Lectures and Special Events
The 2014-2015 Gerda Lerner Lecture Series
Jasbir Puar, Associate Professor of Women & Gender Studies at Rutgers University and author of Terrorist Assemblages: Homonationalism in Queer Times
October 8, 2014
Jasbir K. Puar argues that configurations of sexuality, race, gender, nation, class, and ethnicity are realigning in relation to contemporary forces of securitization, counterterrorism, and nationalism. She examines how liberal politics incorporate certain queer subjects into the fold of the nation-state, through developments including the legal recognition inherent in the overturning of anti-sodomy laws and the proliferation of more mainstream representation. Combining transnational feminism and queer theory, Jasbir Puar calls into question "homonationalisms"; nationalisms that rely on homonormative ideologies that replicate narrow racial, class, gender, and national ideals.
Alexis Coe MA '09, author of Alice + Freda Forever
Wednesday October 29, 2014
Women's History graduate Alexis Coe tells the story of the real life murder of Freda Ward by her 19 year old fiancée, Alice Mitchell. Alexis uses love letters, maps, artifacts, historical documents, newspaper articles, courtroom proceedings to recount their lives, their relationship and their tragic deaths.
Shirley Stewart MA '10, author of The World of Stephanie St. Clair: An Entrepreneur, Race Woman and Outlaw in Early Twentieth Century Harlem
Wednesday December 3, 2014
Born in Guadeloupe in 1897, Stephanie St. Clair entered the United States thirteen years later. By 1923 at the age of twenty-six she would create and manage a highly lucrative policy bank in Harlem - earning a quarter of a million dollars a year. To this day, she remains the only black female gangster to run an operation of that size. Upon arrival in the United States St. Clair did not conduct her life in the manner expected of a black female Caribbean immigrant in the early twentieth century. What factors influenced St. Clair’s decision to become an entrepreneur and activist within her community? Why did she call herself a lady when the common perception at the time was that ladies did not run illegal businesses and they were not Black? Shirley Stewart '10 returns to Sarah Lawrence to share Sinclair's story and her own historical process for discovering this little known activist of the early twentieth century.
LaShonda Barnett MA '98, author of Jam! On the Vine
Co-sponsored with the Graduate Program in Writing
Wednesday February 4, 2015
Library Pillow Room
Ivoe Williams, the precocious daughter of a Muslim cook and a metalsmith from central-east Texas, first ignites her lifelong obsession with journalism when she steals a newspaper from her mother’s white employer. Living in the poor, segregated quarter of Little Tunis, Ivoe immerses herself in printed matter as an escape from her dour surroundings. She earns a scholarship to the prestigious Willetson College in Austin, only to return over-qualified to the menial labor offered by her hometown’s racially-biased employers.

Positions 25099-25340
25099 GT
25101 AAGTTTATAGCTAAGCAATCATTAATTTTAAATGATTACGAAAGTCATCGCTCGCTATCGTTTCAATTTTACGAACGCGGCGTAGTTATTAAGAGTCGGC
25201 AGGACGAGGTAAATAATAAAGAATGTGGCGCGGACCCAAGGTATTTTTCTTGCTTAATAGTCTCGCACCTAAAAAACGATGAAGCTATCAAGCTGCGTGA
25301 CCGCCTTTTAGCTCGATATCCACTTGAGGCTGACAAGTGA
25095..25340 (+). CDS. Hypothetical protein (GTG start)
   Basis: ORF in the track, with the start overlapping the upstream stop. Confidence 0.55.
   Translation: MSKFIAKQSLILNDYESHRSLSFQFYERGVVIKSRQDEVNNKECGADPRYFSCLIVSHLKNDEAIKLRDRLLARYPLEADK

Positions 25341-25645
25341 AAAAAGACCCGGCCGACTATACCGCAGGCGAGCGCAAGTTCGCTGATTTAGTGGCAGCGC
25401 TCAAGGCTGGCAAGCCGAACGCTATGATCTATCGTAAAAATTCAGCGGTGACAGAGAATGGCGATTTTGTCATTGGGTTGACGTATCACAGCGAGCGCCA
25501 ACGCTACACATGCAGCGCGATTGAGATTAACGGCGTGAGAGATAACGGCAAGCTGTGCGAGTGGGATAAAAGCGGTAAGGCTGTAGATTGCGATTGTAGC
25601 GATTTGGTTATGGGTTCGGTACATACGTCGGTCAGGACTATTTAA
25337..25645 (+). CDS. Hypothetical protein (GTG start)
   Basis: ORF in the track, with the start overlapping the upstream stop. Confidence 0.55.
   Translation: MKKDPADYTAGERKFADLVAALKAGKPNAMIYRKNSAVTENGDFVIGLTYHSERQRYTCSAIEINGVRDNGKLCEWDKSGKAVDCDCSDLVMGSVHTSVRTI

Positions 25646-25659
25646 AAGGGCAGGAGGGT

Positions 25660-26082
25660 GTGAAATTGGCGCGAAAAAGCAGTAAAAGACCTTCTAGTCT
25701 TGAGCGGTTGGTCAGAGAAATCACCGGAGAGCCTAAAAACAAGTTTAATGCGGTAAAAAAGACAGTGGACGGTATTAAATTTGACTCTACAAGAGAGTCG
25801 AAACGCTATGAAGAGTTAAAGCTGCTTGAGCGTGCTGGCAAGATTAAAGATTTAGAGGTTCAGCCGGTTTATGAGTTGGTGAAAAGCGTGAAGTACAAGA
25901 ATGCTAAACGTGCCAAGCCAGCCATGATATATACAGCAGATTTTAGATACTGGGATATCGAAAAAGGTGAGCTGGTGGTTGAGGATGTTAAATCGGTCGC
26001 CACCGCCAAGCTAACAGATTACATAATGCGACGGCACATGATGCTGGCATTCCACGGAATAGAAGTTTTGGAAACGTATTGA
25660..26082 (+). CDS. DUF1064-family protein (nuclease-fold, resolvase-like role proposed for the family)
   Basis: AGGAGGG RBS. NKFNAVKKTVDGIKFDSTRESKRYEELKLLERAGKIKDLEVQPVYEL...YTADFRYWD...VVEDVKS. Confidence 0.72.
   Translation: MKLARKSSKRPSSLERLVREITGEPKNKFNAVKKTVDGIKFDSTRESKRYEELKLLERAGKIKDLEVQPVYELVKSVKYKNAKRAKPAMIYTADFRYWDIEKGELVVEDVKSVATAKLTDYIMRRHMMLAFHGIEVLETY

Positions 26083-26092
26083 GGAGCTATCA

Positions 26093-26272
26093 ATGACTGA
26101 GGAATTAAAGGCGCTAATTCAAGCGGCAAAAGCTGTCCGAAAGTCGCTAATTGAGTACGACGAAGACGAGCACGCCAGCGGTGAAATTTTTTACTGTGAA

LaShonda Barnett '98, known for her scholarship on Black women artists, comes to Sarah Lawrence to discuss her debut historical novel. She will share her writing and research process and talk about how she turned historical facts to fiction to bring history alive!
Unfinished Business: Legacy of Second Wave Feminism
Monday, March 9, 2015
Feminist, revolutionary, and acclaimed historian, Roxanne Dunbar-Ortiz, will speak at Sarah Lawrence College about the relationship between activism and academia, women in academia, and her experiences in various liberation movements. Dunbar-Ortiz is a long-time activist, engaged in various social justice movements including the women's movement and Indigenous peoples' rights movement.
She received a PhD in history from UCLA and in 1974 she began teaching at California State University at Hayward, near San Francisco, where she helped developed the Department of Ethnic Studies, as well as Women's Studies.
Her most recent book, An Indigenous Peoples' History of the United States, offers a history of the United States told from the perspective of Indigenous peoples and reveals how Native Americans, for centuries, actively resisted expansion of the US empire.
Worn Out: Motherwork in the Age of Austerity
Friday and Saturday March 6 & 7, 2015
Roksana Badruddoja, member of the Academic Advisory Board for the Museum of Motherhood (MOM), Board Member of the Council on Contemporary Families (CCF), and Professor of Sociology and Women's Gender Studies at Manhattan College
The U.S. Bureau of Labor Statistics reports that more than 60% of mothers of preschool children are in the paid workforce, and for mothers of school-age children, that figure nears 80%. If paychecks were all it took to liberate women, we would be well on our way. Instead, we’re exhausted, and while this problem is hardly unique to the United States, the American system of long on hours the job and scant provisions for public welfare makes the challenges of motherwork all the more acute. It’s not hard to figure out what brought us to this pass: wage stagnation, increasingly lengthy workweeks, proliferating numbers of single-parent households and two-income couples, gaping holes in the social safety net, erosion of labor unions, and diminished public spending on youth recreation, daycare, afterschool programs and other services crucial to working families. The question is, what can we do to turn things around? This conference will explore answers to that question.